"It was the people of Kwangju who influenced the banking situation in Seoul. We had five farmers who harvested more than 20,000 bags of rice a year. In Kyongsangdo (the rival eastern region), there were just two."
Such comparisons are made repeatedly and casually by the people of the Cholla region--in recent years usually with bitterness.
"Regionalism in Korea dates back to early history," Hong explained, taking a listener through the time of the Three Kingdoms (57 BC to AD 668), when the Paekche throne was centered in Cholla, and on through more recent centuries, when the east and the north became dominant.
"But it was a friendly competition," he said. "It was never abnormal, not until Park Chung Hee came to power" in 1961.
Park, a native of the Kyongsang city of Taegu, began the modern development of South Korea, and he launched it in the east. The first superhighway was built from Seoul, through Taegu, to Pusan, the southern port. Industry followed.
"In the economy, military, civil service, all the top jobs were given to people from the east," Hong insisted. "From top to bottom, 80% of the places of influence are now held by easterners. And Chun Doo Hwan (also from Taegu) has continued these policies."
Ever since the 500 years of the Yi Dynasty (1392-1910), he said, the Cholla provinces have been suppressed by superior political, military and economic power in the east and the north.
"We got nothing," the old man said, "so we found satisfaction in culture. The majority of the nation's best poets, musicians and calligraphers come from Cholla. We are smarter. Even they (the easterners) admit it.
"Even today, people here eat and dress better than in the east. During the Korean War, many people from Cholla had to flee to Pusan. The easterners were poor people then, and they couldn't cook. We couldn't stand their food. We taught them how to cook."
Now, he said, the cuisine in the southeast is bearable. All this, he insisted, has given the easterners a complex about the Cholla provinces.
"Envy," said Whang Mi Jin, a 22-year-old Kwangju student. "We know regionalism isn't healthy, but there has got to be better balance. And I think that, given the opportunity, we'll do better than the other provinces."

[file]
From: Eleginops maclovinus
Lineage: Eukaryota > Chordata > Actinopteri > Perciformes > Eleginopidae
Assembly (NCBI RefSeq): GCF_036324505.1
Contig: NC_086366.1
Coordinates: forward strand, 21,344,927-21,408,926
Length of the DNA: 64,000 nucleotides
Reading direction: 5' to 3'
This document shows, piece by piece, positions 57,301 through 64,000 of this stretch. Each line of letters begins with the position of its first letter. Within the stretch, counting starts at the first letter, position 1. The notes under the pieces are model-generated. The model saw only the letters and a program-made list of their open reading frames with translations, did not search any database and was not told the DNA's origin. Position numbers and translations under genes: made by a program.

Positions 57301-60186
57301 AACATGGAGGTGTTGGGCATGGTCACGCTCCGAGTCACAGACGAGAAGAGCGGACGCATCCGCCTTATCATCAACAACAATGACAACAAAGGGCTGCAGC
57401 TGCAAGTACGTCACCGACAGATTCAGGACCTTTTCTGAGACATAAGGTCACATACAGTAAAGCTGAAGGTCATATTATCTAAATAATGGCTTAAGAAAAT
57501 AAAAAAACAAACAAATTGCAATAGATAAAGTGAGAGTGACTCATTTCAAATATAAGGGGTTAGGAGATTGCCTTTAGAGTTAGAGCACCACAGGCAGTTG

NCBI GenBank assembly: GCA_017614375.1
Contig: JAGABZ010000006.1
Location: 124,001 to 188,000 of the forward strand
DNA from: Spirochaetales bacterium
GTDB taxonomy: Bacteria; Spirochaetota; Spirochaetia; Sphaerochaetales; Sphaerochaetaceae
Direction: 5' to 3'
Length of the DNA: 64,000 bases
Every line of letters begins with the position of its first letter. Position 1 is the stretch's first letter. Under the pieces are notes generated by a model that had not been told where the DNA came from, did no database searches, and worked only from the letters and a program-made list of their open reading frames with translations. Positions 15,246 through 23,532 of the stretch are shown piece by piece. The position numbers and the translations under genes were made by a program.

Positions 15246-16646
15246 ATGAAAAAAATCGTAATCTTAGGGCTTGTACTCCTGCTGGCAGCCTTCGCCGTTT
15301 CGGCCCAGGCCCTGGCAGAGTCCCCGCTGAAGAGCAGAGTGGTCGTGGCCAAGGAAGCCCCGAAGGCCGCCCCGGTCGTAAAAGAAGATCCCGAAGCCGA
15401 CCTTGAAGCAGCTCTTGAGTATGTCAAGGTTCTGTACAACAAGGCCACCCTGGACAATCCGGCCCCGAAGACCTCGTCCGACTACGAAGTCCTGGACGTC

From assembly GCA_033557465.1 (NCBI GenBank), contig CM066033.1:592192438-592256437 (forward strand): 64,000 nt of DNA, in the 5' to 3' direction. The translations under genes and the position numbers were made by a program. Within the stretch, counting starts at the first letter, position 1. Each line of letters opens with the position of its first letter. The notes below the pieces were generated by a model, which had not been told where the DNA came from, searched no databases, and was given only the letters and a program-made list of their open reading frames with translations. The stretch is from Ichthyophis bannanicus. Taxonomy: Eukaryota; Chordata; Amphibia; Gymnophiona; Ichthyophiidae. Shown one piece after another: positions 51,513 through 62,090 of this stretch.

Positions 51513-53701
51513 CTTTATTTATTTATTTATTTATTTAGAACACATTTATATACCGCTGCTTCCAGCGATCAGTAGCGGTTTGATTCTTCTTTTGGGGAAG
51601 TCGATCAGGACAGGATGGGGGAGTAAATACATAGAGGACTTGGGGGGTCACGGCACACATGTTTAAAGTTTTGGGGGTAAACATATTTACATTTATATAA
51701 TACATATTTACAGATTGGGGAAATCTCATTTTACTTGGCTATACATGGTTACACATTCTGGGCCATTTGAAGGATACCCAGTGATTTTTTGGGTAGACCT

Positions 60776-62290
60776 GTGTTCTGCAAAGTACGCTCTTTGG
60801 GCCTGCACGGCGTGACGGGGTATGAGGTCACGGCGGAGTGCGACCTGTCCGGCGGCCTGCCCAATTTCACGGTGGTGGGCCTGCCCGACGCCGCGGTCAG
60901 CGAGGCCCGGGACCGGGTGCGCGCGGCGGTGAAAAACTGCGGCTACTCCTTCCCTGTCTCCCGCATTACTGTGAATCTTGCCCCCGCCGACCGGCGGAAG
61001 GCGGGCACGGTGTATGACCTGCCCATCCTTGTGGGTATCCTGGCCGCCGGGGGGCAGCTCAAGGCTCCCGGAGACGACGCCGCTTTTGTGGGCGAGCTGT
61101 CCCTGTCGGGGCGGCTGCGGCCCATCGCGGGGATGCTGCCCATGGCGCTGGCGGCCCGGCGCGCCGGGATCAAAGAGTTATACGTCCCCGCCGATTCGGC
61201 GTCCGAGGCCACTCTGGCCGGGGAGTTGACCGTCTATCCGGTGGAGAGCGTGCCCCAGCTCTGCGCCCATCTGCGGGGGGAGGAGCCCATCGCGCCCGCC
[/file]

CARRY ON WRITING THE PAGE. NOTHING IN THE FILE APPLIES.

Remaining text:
The people in the industrially developed eastern provinces, however, do not see it that way. They portray their western neighbors as sanctimonious bumpkins.
The regional rivalry has long since spilled over into politics, to a point where issues are lost in animosity. Two of the three major candidates for the presidency are easterners--Roh, the ruling party nominee, and Kim Young Sam, president of the major opposition party. Kim Dae Jung, the opposition leader from Kwangju, will have difficulty winning votes in Kyongsang, whatever the merits of his candidacy, but he will carry the Cholla provinces.
Beyond an honorable resolution of the Kwangju uprising, the people of Cholla want a fair shake on development.
View Toward Japan
"No question about it, they've been taken advantage of," a foreign resident said. "But one thing people here tend to overlook is that development of the east during the Park years was designed for the trade with Japan (which faces the eastern provinces). The Japanese had put investments in there."
Looking to the future, he pointed out a similar advantage for the Cholla provinces. They face China. South Korea and China do not have diplomatic relations, but third-country trade between the two Asian neighbors has already begun.
The government is already enlarging Kwangju's port of Mokpo, and Roh said on his visit here that the unused Mokpo airport will be similarly redeveloped. Korean politicians hope for normal relations--and trade--with China in the early 1990s.
Yoo Hak Sang, Kwangju director for the quasi-governmental Korea Institute for Economics and Industry, said his staff has prepared a 600-page report outlining development priorities for the area. Deficiencies in transport and communications have already been largely overcome, he said, and local technical high schools turn out more than enough skilled workers.
"Seventy percent of them now have to go east or up to Seoul to find jobs," he said.
A joint venture of the Daewoo conglomerate and Carrier, the American air-conditioning company, has just entered production, and Pohang Iron & Steel Co., a Korean industrial giant, is building a state-of-the-art mill nearby.
All these promises and possibilities may bring Kwangju and the Cholla provinces back into the South Korean mainstream in the years ahead, but not until the scars of 1980 have begun to heal. That will take more than time.
Lawyer Hong credits the government with making some concessions after the Kwangju incident. More than 3,500 people were arrested during the uprising, he said, and 300 or more were put on trial. Five were sentenced to death and six to life imprisonment.
"All were freed within three years," the lawyer said. "That's unprecedented in trial history."
But it does not erase what the people here see as the original injustice. Hong, who headed a civilian group that tried to arrange a truce between the soldiers and demonstrators, complained: "I should have been given a big award. Instead I was imprisoned (for 19 months)."
Both Hong and Chun, of the Bereaved Families Assn., whose members received indemnities of $12,500 for each victim, insist that the stain can only begin to be expunged by honor for the dead and democracy for the country.
Chun and his backers want a monument erected to the slain insurgents somewhere in Kwangju. One suggestion is to demolish the provincial capitol and build a park on the grounds.
Lawyer Hong says a fair presidential election in December would be a beginning toward reconciliation.
"I have not voted since the (authoritarian Park Chung Hee's) Yushin constitution was put in (in 1972)," he said quietly. "This December, if the election's clean, I'm going to vote."